Did you know there is such a thing as a migraine without the pain? Yep, it’s true. Silent migraines are extremely difficult to diagnose because of how varying their symptoms can be. Unlike classic migraines, silent migraines do not come with any pain, but that doesn’t make them any less debilitating.

As anyone who suffers from them knows, silent (or acephalgic) migraines can be scary and confusing all at once. While they don’t have the typical symptoms of other migraines, silent migraines can trigger crippling symptoms.

Silent Migraine Symptoms

The symptoms of a silent migraine (or any type of migraine) will depend on the individual, their triggers, and numerous other factors. For many, silent migraines come with physical symptoms such as visual disturbances and sensory changes, which are referred to as “aura.” These visual disturbances can affect one or both eyes and often manifest as seeing spots, zig-zags, flashes of light, or double vision. In extreme cases, migraineurs experience loss of vision for extended periods of time.

Other aura symptoms of silent migraines include:

  • Blurry vision
  • Sensitivity to light
  • Temporary loss of vision
  • Numbness
  • Tingling
  • Weakness
  • Mental confusion or fog
  • Difficulty speaking clearly
  • Dizziness
  • Diarrhea
  • Vomiting
  • Abdominal pain

Those who suffer from silent migraines typically experience any number of the above symptoms for a few minutes or up to an hour. These symptoms often mimic those of a stroke, making them difficult to diagnose.

Understanding Silent Migraines

Silent migraine can be somewhat of a paradox because they don’t come with the pain most typically associated with migraine. Also called ocular migraines, the visual and sensory symptoms that come with silent migraines usually resolve themselves in under 30 minutes.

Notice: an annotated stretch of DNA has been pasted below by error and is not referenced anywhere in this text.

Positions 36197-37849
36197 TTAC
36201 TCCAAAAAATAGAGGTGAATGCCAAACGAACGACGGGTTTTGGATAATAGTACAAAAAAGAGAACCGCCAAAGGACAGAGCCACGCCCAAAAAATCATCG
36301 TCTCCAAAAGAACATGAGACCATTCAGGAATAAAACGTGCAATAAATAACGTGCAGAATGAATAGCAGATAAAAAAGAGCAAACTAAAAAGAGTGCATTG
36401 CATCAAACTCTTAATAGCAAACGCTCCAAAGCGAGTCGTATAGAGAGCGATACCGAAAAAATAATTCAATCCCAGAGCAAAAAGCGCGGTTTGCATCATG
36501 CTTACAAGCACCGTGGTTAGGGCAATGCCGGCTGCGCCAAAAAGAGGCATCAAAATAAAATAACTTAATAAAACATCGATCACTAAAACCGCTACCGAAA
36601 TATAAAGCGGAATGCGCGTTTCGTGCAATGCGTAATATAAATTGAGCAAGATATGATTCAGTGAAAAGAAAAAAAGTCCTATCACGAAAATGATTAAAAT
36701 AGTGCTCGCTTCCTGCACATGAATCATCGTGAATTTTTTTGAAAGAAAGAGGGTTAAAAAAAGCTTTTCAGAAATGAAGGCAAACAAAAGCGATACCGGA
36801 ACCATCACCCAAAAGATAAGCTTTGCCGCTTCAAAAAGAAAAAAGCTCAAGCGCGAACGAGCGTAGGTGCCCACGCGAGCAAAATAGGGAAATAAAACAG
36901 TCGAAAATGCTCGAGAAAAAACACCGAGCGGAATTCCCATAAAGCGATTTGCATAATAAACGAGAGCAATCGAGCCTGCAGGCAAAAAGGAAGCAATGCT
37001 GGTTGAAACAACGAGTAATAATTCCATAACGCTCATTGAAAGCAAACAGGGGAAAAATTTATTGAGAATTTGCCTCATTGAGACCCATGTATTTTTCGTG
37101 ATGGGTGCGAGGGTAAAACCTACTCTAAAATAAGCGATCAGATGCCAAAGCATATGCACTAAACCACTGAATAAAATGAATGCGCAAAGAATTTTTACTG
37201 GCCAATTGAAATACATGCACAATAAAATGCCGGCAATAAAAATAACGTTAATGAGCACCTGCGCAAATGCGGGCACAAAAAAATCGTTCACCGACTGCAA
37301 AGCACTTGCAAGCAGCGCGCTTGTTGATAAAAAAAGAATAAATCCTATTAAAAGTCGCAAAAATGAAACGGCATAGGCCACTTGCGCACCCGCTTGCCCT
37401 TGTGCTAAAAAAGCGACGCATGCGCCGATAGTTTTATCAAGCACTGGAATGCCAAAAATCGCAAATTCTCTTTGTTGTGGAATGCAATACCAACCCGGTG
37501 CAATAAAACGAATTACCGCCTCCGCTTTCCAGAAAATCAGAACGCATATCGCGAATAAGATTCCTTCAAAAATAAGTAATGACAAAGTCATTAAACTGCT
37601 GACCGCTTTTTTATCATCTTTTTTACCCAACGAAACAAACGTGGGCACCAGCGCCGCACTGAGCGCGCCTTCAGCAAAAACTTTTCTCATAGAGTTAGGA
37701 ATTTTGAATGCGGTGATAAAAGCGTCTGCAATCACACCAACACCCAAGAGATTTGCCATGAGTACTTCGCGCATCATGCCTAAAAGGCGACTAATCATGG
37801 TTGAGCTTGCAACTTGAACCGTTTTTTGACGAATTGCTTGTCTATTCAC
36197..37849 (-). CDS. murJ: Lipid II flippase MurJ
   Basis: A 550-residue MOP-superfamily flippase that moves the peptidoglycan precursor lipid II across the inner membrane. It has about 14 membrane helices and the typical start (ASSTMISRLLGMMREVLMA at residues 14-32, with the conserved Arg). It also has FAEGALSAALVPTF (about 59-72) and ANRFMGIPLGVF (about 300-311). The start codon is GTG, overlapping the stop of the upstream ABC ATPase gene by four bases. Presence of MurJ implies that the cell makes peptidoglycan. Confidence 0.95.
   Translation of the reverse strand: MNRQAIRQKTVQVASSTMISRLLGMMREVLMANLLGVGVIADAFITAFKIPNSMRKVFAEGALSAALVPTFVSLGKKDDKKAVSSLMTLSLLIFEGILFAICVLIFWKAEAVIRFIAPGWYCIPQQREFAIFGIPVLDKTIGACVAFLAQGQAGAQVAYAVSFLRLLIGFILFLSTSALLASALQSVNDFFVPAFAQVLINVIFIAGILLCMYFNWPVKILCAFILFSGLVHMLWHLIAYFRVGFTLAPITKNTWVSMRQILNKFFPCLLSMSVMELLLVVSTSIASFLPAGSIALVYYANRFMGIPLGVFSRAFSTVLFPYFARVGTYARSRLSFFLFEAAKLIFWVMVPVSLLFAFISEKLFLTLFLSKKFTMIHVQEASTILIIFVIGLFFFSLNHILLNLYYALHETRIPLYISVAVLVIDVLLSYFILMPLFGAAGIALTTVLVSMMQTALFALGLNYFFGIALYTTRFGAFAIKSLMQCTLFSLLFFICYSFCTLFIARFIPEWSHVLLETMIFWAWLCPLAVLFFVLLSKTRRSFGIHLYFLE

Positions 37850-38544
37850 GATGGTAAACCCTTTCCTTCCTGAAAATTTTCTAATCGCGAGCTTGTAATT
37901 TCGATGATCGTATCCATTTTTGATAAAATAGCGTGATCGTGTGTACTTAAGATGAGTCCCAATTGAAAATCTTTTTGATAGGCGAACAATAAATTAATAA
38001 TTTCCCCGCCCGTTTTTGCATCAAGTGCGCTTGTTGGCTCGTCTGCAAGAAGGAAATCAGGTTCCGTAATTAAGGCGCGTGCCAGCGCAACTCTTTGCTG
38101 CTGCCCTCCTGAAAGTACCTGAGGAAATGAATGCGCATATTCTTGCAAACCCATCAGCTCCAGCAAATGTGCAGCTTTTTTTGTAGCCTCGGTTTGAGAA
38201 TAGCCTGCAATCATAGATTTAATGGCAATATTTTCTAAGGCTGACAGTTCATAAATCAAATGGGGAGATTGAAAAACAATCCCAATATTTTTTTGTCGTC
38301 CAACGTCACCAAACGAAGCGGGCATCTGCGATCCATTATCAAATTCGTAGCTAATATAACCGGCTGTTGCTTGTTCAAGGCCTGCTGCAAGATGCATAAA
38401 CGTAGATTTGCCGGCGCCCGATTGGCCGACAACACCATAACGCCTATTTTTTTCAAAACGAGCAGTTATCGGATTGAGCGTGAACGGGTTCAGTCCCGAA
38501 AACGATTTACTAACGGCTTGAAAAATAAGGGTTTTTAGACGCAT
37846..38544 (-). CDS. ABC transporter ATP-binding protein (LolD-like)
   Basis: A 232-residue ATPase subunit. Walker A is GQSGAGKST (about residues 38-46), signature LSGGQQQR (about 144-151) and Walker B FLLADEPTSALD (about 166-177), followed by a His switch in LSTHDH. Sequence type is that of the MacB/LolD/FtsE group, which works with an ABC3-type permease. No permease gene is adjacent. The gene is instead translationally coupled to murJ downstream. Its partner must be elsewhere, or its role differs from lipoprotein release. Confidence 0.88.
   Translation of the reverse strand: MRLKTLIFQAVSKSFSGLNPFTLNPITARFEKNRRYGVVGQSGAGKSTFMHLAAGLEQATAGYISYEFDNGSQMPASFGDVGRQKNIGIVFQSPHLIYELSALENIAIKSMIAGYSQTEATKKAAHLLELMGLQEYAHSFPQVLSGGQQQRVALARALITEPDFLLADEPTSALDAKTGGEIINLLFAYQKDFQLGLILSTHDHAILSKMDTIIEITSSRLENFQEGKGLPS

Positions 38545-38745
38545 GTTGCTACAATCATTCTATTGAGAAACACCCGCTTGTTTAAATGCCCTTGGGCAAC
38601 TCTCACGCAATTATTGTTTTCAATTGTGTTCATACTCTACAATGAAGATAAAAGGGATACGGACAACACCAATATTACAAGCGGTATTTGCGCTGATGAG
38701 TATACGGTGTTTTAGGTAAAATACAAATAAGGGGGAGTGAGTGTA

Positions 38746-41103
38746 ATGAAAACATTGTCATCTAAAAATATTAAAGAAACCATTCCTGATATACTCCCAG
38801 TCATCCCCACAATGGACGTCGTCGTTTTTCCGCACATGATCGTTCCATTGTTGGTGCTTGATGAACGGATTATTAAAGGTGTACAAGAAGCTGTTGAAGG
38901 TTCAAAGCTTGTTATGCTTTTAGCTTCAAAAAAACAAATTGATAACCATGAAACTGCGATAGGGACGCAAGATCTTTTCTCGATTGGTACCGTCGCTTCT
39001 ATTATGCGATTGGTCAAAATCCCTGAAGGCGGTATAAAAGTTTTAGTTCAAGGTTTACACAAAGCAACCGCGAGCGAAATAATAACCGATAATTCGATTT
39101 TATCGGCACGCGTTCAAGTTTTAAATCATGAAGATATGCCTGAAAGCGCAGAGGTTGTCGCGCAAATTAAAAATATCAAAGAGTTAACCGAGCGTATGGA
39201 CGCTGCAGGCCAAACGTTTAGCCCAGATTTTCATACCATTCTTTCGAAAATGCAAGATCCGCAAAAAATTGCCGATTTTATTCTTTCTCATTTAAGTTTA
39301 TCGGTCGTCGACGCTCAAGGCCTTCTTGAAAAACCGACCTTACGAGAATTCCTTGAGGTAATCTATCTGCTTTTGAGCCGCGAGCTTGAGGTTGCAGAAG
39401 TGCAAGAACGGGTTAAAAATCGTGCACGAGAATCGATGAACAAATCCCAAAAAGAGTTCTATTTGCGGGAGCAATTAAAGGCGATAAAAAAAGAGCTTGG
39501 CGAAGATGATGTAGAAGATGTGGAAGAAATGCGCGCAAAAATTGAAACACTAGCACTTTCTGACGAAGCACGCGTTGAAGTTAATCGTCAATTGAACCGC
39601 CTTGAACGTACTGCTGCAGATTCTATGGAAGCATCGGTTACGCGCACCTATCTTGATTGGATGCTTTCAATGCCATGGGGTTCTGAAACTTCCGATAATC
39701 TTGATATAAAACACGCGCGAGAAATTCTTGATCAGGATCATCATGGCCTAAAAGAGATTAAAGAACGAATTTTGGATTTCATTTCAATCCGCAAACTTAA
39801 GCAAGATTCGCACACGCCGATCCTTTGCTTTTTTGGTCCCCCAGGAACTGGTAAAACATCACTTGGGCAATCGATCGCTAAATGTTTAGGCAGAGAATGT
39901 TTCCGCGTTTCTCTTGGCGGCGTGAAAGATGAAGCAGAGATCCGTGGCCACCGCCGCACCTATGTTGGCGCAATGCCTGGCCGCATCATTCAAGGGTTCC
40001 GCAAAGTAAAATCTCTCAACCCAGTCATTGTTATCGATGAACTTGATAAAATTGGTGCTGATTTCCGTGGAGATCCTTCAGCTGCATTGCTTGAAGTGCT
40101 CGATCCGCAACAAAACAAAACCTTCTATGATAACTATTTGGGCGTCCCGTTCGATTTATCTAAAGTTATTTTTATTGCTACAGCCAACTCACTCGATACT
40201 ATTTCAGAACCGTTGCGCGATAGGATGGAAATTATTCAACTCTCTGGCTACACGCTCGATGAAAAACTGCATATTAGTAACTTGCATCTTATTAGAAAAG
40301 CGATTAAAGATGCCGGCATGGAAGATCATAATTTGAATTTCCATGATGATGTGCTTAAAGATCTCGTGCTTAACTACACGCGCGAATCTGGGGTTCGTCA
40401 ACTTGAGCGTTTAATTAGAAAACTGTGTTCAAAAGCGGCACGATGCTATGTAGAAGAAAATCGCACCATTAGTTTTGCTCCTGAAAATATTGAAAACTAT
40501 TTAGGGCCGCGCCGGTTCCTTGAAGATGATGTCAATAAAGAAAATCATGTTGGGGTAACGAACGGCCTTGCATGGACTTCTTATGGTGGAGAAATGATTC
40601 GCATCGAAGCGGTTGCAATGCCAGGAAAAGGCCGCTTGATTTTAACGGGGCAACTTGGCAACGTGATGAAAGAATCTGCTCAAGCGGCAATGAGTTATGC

Unfortunately, it’s still unclear why some people experience pain after visual disturbances, and some don’t. When a migraine displays itself this way, it could be the brain having a hard time adjusting to certain senses, like noise and light, or it may be connected to chemical changes or blood flow in the brain.

As with any type of migraine, silent migraine sufferers have certain triggers that can be environmental, food-related, or physiological. Understanding your triggers is the first step to finding relief, regardless of how your migraine manifests.

Natural Ways to Treat or Prevent Silent Migraines

Many in the field believe silent migraines (or migraines with aura) are often related to blood flow to the brain. This means something like a misalignment of the spine could directly affect blood flow, resulting in a migraine. Unfortunately, many migraine sufferers have experienced head or neck trauma in the past. For these individuals, chiropractic care, massage, and accupuncture may be quite beneficial.

There are also numerous vitamins used to both help treat and prevent migraines, such as Magnesium, Vitamin B, Co-Q10 and Vitamin D. I am happy to discuss these options with you and help you gain a deeper understanding of what silent migraines are, why they affect certain people and not others, and what can be done to treat and prevent them. If you would like to learn more, let’s schedule a phone consultation.

Sources:

Upper Cervical Awareness – 7 Shocking Facts About Silent Migraines

Migraine.com – Silent Migraine

Medical News Today – Silent Migraine: What to Know